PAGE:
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Courtside with Coach D

There we sat courtside at an Islanders’ men’s basketball game.  My new friend’s name was Richard.  He had driven from Wisconsin with his wife Mary to watch their oldest son Mark.  No, Mark wasn’t playing; he was one of the assistant coaches of the Islanders’ men’s basketball team.  They had been making trips south for many years.  On this night, Mark Dannhoff, “Coach D,” would help lead the Islanders to another victory, one of twenty that they would win that season.  Mark, the first of three boys, was born on September, 7, 1967.  His two younger brothers are named Darren and Steve.  While in high school, Mark also played shortstop, catcher and second base on the baseball team.  “I wanted to play professional baseball until I got hit in the face,” said Mark.  His childhood heroes included Walter Payton, Cal Ripken, Jr., and Michael Jordan.  “Back then, the game was still all about team,” said Dannhoff.  Mark started and starred for La-Crosse Central High School basketball team at the guard position.  He was one of the major contributors to leading the team to the state championships, only to lose in the semi-finals.  He continued playing basketball at the University of Wisconsin-La Crosse, and lettered as a freshman until an ankle injury ended his career, prior to his sophomore season.   
Mark was never a big fan of professional basketball and preferred college from the beginning.  He is a mild-mannered, smart guy with a Master’s degree, yet he finds himself using phrases like “pick and roll,” “ball screens,” “posting up” and “baseline defense.”  Very few of us find the job that we fit in the best.  “Coaching basketball for life is all I ever want to do,” said Dannhoff.  Mark wants to be a head coach again, and he should be.    He became an assistant at his alma mater (Wisconsin-La Crosse) at age 20; and two years later, he was hired as the head coach of Northland Community College.  “I took the job as head coach,” said Mark, “because my college coach said to me, ‘One day you’re going to want to be a head coach and they’re going to say, but you’ve never called a timeout.’”  His task, rebuild the program.  “There were no scholarships available, so I had to give everyone a tryout,” said Mark.  “I was learning on the job.  I wish I knew then what I know now.”  Not only did he turn the program into a winner, but they won their conference championship in his fourth year.  
 The long story, short is that Mark Dannhoff has coached 26 years for many different Division I programs all across the South:  from Georgia State, Mercer, Tulane, University of New Orleans, and Pan American, Mark has coached more than 46 future professional basketball players along with two NBA players.  You may remember Linton Johnson who played with the San Antonio Spurs and the New Jersey Nets.  I’m sure Mark will be given the opportunity to be a Division I head coach one day.  There have been many fine things said about Mark by some of the best coaches in the country:  Roy Williams, “Wimp” Sanderson, Tony Bennett and Bo Ryan, to name a few.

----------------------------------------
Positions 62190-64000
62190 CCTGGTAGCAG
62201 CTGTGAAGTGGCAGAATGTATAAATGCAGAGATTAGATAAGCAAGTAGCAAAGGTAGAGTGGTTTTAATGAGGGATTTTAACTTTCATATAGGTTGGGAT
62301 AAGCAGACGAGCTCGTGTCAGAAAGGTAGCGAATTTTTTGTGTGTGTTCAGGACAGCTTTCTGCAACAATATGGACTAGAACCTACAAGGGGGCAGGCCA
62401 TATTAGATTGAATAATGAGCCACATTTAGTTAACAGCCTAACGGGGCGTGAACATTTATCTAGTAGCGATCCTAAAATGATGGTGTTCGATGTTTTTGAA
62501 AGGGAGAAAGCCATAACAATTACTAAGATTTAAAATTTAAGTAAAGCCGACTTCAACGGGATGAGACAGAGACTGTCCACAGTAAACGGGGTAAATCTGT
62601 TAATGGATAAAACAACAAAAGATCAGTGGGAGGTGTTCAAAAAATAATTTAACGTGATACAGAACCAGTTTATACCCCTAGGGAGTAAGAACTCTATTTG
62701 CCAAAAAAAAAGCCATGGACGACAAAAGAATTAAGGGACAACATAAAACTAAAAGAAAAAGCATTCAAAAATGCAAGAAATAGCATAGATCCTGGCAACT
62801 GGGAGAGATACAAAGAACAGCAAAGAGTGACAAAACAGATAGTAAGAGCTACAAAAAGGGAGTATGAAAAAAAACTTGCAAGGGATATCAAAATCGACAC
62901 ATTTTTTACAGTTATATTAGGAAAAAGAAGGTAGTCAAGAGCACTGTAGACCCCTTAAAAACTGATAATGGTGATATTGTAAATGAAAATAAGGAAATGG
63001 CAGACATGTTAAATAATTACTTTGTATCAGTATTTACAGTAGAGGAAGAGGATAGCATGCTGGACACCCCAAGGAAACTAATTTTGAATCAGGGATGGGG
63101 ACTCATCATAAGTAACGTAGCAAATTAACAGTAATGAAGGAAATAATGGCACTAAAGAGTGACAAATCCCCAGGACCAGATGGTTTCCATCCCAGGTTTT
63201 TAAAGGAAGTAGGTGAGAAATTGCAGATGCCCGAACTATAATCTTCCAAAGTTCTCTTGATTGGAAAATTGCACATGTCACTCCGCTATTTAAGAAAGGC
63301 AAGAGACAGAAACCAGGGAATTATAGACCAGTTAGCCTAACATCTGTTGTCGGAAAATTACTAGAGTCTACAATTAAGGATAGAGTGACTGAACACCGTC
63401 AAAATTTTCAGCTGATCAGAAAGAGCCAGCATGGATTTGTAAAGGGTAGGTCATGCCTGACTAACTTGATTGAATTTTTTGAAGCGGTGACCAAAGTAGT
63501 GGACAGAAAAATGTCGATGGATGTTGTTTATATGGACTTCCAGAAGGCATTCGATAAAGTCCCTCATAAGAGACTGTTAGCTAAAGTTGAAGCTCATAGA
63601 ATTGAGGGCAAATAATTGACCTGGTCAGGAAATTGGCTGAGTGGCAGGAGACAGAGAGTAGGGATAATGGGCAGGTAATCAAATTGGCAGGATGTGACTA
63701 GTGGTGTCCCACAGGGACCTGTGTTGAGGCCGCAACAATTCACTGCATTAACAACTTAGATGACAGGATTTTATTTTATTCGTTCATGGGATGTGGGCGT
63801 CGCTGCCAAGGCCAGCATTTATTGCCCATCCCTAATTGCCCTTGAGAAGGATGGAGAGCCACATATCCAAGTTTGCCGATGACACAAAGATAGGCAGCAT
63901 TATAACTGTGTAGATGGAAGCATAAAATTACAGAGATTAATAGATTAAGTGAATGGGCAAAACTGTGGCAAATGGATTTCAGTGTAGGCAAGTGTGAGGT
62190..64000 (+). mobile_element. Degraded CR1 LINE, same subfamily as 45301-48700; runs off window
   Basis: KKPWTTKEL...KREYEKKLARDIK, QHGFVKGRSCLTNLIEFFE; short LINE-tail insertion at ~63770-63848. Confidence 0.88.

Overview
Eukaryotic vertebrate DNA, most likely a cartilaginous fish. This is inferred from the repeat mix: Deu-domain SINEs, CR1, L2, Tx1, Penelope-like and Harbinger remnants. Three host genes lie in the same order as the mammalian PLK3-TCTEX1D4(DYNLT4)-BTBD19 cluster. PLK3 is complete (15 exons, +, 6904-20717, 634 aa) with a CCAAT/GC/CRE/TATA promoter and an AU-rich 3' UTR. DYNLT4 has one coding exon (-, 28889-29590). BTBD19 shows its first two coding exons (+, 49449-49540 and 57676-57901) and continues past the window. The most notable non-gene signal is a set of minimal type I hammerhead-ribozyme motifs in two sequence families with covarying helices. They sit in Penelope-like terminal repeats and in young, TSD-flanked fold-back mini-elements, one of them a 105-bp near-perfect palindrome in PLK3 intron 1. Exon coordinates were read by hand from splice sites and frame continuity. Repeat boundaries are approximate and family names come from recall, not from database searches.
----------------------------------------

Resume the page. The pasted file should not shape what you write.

Two years ago, Mark Dannhoff, under the leadership of Head Coach Willis Wilson, helped guide the Islanders to their first-ever post-season win against Northern Colorado in the Collegeinsider.com Tournament (CIT).  Last year, the team participated in their second consecutive CIT where they beat Florida Gulf Coast, but then lost at home to Kent State.  “We should compete for a Southland Conference Championship this year,” said Coach Dannhoff.   “I think you will see more balanced scoring and a better example of sharing the basketball.”  I asked coach what was his favorite coaching philosophy?  “You’re only good if someone else says you’re good,” he said.   Coach D is not a collector and has only one autographed item:  a picture of Michael Jordan hitting the winning shot against Georgetown in the NCAA Finals.  The person Mark would most like to meet, if it were possible, is the departed John Wooden.
We spoke a lot about recruiting.  “The hardest part is the time spent in doing the job right and how to convince a kid to go to a school where he fits in the best.  Everybody can’t play at Duke, Kentucky or Wisconsin,” said Coach Dannhoff.
During his down time, you can find Mark hanging out near the ocean.  He loves the water, fishing, jogging and playing golf.  When he has something heavy on his mind he returns to a safe place, where he feels the most comfortable, shooting baskets in the gym.  Mark Dannhoff has been a good friend.  Not only do we share our enjoyment for the game of college basketball, but he has always taken his time to honor me with his presence at weekly lunches and during my book-signing events.  He recently spoke at a potluck dinner held at my church, Island Presbyterian, here on the Island.  
To find out more about Coach Mark Dannhoff’s basketball teachings and philosophies, check out his website at coachdallaccess.com.  Go Islanders!
                                                  Andy Purvis
                                             www.purvisbooks.com

3 Comments to Courtside with Coach D:

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